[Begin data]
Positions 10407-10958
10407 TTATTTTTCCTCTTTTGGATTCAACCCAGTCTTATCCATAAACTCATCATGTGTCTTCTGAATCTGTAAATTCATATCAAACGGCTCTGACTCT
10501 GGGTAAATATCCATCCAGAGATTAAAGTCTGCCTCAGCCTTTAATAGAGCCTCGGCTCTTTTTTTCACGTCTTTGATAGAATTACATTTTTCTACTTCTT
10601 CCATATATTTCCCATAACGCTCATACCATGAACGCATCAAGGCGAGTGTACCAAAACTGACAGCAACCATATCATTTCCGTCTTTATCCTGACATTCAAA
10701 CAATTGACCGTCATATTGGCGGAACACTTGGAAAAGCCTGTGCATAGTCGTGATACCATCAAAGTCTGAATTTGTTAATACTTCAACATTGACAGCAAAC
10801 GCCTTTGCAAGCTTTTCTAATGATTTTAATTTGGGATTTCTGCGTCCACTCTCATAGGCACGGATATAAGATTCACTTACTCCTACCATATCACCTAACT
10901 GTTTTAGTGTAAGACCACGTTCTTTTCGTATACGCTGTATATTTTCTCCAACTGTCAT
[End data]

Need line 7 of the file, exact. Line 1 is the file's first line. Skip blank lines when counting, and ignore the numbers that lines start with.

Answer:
10901 GTTTTAGTGTAAGACCACGTTCTTTTCGTATACGCTGTATATTTTCTCCAACTGTCAT